Silly season is approaching again in Washington, D.C. No, I’m not referring to impeachment. I mean the feeding frenzy that erupts at the end of each year when energy-related tax breaks are due to expire.
Every energy interest that gets a break wants to keep it—and those that don’t, want one. Not coincidentally, members of Congress benefit from the annual game of tax “extenders” and “expanders,” using the uncertainty to extract contributions and favors.
The time has come to break this unhealthy cycle. Representative Tom Reed, who represents New York’s 23rd Congressional District, has proposed an Energy Sector Innovation Credit Act that points the way.
The key idea in Rep. Reed’s bill is to use the tax code to drive energy innovation. Such innovation is desperately needed to strengthen the U.S. economy, reduce the nation’s vulnerability to foreign threats, and tackle environmental challenges like air pollution and climate change.
Yet, far too often, tax breaks that their beneficiaries claim will catalyze energy innovation fail to do so, as documented in a recent report by the Information Technology and Innovation Foundation (ITIF).
Hundred-year-old incentives to stimulate oil and gas production, for instance, may have made sense when that industry was in its infancy, but they are hardly necessary for today’s giant companies. More recently, the 2005 Energy Policy Act provided a credit for energy-efficient new homes, but the criteria were so weak that builders received it without undertaking much innovation at all—and they lobbied to keep it.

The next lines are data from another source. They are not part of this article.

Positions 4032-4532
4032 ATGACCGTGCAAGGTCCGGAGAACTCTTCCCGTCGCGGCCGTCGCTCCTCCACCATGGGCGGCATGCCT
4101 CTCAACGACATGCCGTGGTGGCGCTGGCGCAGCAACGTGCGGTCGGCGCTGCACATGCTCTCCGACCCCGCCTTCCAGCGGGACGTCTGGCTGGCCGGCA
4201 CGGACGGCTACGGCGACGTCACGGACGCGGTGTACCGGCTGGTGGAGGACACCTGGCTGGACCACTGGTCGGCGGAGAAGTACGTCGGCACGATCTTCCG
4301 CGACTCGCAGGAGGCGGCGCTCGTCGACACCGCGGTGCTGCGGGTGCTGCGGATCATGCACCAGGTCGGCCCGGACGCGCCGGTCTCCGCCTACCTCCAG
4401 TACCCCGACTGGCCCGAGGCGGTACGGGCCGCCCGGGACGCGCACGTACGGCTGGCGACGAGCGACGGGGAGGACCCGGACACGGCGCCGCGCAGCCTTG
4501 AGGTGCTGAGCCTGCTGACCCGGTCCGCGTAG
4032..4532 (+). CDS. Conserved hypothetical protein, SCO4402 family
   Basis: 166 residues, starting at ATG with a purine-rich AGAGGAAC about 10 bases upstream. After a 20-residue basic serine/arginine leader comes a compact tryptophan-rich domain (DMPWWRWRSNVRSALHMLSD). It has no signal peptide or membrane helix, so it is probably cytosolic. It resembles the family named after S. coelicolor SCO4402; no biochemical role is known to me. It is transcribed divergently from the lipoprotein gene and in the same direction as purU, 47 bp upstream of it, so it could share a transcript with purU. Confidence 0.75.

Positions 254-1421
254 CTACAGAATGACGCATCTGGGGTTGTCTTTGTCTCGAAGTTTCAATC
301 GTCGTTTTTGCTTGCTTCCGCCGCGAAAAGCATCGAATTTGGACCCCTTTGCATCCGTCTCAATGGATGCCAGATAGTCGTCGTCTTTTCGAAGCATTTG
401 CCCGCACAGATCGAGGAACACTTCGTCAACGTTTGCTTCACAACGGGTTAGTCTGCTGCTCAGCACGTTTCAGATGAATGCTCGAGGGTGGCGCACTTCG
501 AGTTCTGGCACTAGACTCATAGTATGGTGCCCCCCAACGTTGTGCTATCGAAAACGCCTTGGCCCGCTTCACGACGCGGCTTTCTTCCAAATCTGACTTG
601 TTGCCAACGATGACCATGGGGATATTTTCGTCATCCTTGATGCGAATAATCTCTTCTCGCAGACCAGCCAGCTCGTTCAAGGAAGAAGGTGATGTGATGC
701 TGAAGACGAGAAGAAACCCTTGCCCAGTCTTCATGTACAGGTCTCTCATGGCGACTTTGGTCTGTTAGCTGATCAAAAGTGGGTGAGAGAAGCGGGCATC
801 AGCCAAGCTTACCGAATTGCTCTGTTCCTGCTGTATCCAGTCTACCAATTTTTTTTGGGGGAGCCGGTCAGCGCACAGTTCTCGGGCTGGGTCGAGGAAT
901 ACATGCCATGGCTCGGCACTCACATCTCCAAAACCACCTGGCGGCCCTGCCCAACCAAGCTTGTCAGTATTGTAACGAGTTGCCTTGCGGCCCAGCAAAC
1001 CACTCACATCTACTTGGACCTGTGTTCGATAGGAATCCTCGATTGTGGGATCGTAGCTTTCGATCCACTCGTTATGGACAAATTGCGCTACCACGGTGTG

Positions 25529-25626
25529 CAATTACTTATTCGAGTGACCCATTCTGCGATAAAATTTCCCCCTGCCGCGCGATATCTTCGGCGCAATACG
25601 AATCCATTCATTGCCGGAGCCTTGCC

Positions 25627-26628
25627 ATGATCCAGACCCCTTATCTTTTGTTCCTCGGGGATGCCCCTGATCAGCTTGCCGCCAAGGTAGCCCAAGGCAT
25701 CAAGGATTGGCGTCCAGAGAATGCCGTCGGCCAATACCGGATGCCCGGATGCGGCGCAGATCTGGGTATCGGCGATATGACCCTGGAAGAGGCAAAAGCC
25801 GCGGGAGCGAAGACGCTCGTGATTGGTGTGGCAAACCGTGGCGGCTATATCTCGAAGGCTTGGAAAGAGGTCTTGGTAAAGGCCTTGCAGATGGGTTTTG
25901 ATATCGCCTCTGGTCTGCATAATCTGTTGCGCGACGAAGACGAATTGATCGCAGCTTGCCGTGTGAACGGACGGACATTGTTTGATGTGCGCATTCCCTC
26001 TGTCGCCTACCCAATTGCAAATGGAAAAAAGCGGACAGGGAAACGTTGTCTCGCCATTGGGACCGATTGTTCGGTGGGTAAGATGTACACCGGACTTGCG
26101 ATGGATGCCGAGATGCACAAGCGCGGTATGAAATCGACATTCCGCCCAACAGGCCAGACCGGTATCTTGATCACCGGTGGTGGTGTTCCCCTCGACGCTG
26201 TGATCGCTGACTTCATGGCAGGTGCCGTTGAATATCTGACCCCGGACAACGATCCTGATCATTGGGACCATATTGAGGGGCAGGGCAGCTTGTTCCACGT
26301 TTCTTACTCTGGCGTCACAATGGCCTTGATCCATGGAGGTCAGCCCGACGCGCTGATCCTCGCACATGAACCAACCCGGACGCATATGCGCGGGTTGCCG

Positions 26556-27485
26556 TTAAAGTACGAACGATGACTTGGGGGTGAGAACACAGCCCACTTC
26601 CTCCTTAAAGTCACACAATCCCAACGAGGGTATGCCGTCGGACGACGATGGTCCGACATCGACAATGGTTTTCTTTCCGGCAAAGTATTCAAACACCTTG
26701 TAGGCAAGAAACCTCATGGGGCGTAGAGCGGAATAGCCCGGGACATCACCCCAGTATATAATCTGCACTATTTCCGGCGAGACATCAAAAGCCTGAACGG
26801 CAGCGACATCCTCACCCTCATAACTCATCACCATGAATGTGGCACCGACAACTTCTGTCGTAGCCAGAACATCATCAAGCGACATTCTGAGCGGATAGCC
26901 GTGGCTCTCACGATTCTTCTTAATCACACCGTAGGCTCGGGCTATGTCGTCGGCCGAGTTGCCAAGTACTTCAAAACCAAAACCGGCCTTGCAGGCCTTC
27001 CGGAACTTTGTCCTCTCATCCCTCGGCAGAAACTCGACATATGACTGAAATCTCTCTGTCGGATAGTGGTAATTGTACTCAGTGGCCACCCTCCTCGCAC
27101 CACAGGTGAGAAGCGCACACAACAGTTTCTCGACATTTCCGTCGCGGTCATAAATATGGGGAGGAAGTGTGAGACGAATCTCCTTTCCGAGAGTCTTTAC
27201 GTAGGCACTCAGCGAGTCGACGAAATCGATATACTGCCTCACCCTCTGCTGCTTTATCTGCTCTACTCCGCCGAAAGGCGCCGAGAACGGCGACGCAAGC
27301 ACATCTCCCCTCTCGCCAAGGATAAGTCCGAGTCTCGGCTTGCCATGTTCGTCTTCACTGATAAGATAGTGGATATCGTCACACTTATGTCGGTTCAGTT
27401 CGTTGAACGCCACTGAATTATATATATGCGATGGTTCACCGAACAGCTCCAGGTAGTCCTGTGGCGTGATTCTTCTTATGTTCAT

Ironically, successful tax breaks may contain the seeds of failure. Wind energy is an example. The production tax credit put in place in 1992 to stimulate the industry did just that. Wind turbines became more efficient and costs dropped. Yet, even though wind power is now highly competitive in much of the country, taxpayers still subsidize it to the tune of $5 billion per year.
That money might be used to drive the next generation of clean energy technologies instead. In fact, the $18 billion doled by the federal government for energy tax incentives—much of it to already-successful incumbents—is more than double the $7 billion it spends on energy research and development.
The Reed bill would phase incentives down and then out as a technology’s market share grows. It would also reward more novel technologies with larger incentives, nurturing the next generation.
The Reed bill is limited to electric power and would still leave Congress with more control than would be ideal. The ITIF report recommends a system covering the full range of energy end uses, including transportation, buildings, and industry, as well as power. We also call for Congress to set the broad framework for incentives, such as its goals and total cost, but delegate the details about eligibility and duration to experts.
There is no silver bullet to solve the many energy challenges facing the nation. But tax policy is a tool that will help, if used smartly. Rep. Reed’s bill is a great step in the right direction.